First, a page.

How to Choose a Cutting Board

A knife is necessary for food preparation. But it isn't the only tool you'll need - there's a few others often overlooked. One of those is the cutting board (manaita in Japanese,) and a good cutting board makes all the difference between a wonderful cutting experience and a chipped knife. A proper cutting board is an essential part of a lovely kitchen experience, and it's important to keep this in mind when you budget for a knife.

There's so many kinds of board though though! What wood should I get? Should I even get wood at all? How do I clean these? What size is important?

We aim to answer all these in this article - welcome to our cutting board master guide! Once you read this, you'll know all you need to know about cutting boards suitable for Japanese kitchen knives, which means your knives will stay sharper for longer. Plus, you'll have more fun cooking!

Why are cutting boards important?

We've already mentioned that a good cutting board is essential, but what a "good" cutting board is varies from situation to situation. To know that, it's also important to discuss why a cutting board is important.

If we select our boards carefully and care for them, it makes our entire cooking experience better and more hygienic. They are more than just a surface you prepare ingredients on, but they can actually enhance the cooking experience for you. Plus, it's important to get one that fits your lifestyle too, whether you can afford maintenance time or need one that is easy to clean.

Of course, cutting boards aren't used in all countries. And some places keep them very simple too. Japanese cuisine is slightly different however when it comes to this cooking utensil. In fact, cutting boards have been inseparable from the cuisine since ancient times. For example, you may have gone into a higher end sushi restaurant where the counter itself is one entire "cutting board" made out of a cypress called hinoki. Japanese chefs can even be called itamae (or itaba in Kansai dialect) - translating as "in front of a board", in this case a cutting board. This link between Japanese cuisine and the cutting board is an unbreakable one. The reasons for this link mainly come down to knife health and durability, and being able to consistently serve the best cuisine possible.

While this could also be for a variety of other reasons, we believe Japanese cuisine and cutting boards are so strongly linked because of the importance of cutting ingredients in Japanese cuisine. For example, sashimi, which is simply raw fish, is prepared by precision perfect cutting every time. To be able to do this, a chef needs to use a cutting board that more gently receives the knife so that sharpness isn't sacrificed in the cooking experience and muscle strain isn't generated in the chef's arm. In a sense, cutting boards have also evolved to allow Japanese kitchen knives to evolve further. A good cutting board allows for the perfect pull cut on sashimi every time, without sacrificing a knife's durability.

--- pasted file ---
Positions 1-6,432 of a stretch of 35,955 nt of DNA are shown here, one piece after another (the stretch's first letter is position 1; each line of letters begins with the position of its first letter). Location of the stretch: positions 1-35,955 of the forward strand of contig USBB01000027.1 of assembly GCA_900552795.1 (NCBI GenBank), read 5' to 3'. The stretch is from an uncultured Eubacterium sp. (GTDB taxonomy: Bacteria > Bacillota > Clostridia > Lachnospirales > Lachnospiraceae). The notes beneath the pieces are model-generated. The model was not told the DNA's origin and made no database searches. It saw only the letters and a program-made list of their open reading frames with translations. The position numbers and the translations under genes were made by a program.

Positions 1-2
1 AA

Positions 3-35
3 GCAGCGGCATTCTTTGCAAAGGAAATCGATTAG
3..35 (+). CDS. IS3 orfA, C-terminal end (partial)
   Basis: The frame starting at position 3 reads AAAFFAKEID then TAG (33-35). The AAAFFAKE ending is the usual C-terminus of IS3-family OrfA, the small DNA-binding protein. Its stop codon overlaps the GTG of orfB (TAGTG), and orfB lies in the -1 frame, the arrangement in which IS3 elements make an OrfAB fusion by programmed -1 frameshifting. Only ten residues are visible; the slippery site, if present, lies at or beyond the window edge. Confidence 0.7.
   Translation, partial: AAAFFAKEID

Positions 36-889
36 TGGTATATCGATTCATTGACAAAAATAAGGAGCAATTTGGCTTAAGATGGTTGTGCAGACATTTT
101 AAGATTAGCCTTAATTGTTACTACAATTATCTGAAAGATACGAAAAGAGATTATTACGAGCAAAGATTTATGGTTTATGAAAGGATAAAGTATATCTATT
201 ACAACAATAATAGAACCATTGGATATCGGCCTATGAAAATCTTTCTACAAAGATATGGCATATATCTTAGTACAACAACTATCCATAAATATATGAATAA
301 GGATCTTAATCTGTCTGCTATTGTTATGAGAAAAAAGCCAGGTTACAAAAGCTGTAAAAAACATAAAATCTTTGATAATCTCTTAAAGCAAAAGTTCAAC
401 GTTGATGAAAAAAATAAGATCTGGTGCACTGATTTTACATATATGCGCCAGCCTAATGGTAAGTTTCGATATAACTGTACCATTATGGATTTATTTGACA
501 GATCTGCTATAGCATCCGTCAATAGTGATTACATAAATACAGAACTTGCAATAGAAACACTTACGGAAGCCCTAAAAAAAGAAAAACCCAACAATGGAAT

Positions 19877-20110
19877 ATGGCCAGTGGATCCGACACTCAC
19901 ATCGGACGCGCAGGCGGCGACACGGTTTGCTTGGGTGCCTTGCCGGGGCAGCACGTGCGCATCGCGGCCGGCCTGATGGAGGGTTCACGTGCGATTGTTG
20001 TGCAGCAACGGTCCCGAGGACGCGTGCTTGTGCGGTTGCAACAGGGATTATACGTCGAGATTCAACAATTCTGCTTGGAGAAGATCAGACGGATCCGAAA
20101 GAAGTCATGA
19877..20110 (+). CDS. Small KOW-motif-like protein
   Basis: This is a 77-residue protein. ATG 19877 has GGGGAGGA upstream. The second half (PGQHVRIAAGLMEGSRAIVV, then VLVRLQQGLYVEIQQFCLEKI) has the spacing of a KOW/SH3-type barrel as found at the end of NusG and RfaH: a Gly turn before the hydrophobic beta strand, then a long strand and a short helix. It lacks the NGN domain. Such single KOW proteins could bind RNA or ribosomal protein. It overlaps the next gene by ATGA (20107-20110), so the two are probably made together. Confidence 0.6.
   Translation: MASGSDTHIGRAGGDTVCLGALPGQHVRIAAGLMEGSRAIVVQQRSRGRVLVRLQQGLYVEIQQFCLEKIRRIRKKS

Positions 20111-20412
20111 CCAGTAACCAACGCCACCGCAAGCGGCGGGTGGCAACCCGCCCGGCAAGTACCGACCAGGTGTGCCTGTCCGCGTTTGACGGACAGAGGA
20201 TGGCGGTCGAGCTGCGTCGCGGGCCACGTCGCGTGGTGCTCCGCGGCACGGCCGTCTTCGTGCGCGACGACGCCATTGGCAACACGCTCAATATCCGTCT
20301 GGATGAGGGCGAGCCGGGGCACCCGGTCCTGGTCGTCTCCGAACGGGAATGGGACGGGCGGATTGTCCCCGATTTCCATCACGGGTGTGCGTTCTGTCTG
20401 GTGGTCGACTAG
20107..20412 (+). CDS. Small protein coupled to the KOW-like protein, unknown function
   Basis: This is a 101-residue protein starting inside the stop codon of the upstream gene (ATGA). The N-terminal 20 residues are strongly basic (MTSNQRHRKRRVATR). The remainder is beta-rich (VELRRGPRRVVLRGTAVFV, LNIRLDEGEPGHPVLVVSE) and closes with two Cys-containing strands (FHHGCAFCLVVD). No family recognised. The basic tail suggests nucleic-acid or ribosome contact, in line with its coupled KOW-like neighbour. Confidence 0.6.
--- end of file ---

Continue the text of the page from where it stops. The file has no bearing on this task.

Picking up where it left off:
How do I choose a good cutting board?

A good cutting board can vary from situation to situation, but the number one reason someone chooses a good cutting board is that it will dull your knife less. This leads to less resharpening work, and a longer lasting and sharper knife overall.

This is because when you're cutting food on a cutting board, you're not just cutting through the food - you're striking the board as well and effectively cutting into it. As the board is harder than the knife, it dulls the knife slightly each time. This is actually the number one cause of sharpness loss. Take a look at the diagram below for an example:

The largest factor that determines what makes a cutting board "good" or "bad" for your needs is the material it is made of. So let's start there!

Cutting Board Materials

When it comes to cutting board materials, while there's many kinds out there, in Japan generally one of the following three categories are used - wood, plastic and rubber.

Of these categories you can expand further into various materials. For example, in the wood section you'll find hinoki (great for Japanese knives) and walnut (bad for Japanese knives) so making sure you know what precise material is being used is crucial.

We'll go into each cutting board category in more detail, but as a general rule of thumb, soft wooden cutting boards are very compatible with Japanese kitchen knives and are comfortable to use, while rubber and soft plastic cutting boards are easy to clean and are better for general cooking hygiene. Here's some basic summaries below before we deep dive into each type.

Soft Wooden Board Rubber Board Soft Plastic Board

+ Great for blade durability and health

+ More compatible with knives than plastic boards

+ Inexpensive

+ Less stress on the wrist when using

+ Easy to clean

+ Easy to clean and maintain

+ Highly durable

- Sensitive to heat, can warp from stoves/hot food

+ Large variety of sizes, shapes and weights

- Hard to maintain, trickier to clean

- Generally thick and heavy

- Not compatible with knives, can cause chipping

Soft Wooden Board Rubber Board Soft Plastic Board

Blade Impact


Blade Durability





As a general rule of thumb, if the board is hard - it's no good for Japanese kitchen knives

Cutting Board Materials in Detail

Our Japanese blog has detailed articles on each of the three major materials, which we've condensed down into this master guide - click or tap the category you wish to learn more about. If you aren't sure which to pick, we recommend going from left to right, or just reading the wooden one.

Wooden cutting boards are generally an excellent choice for knives, as long as it's a soft wood. They generally have a good elasticity to them which helps prevent sharpness loss when cutting, plus they feel nice and comfortable to cut on and tend to also put less strain on a user's hands when using them.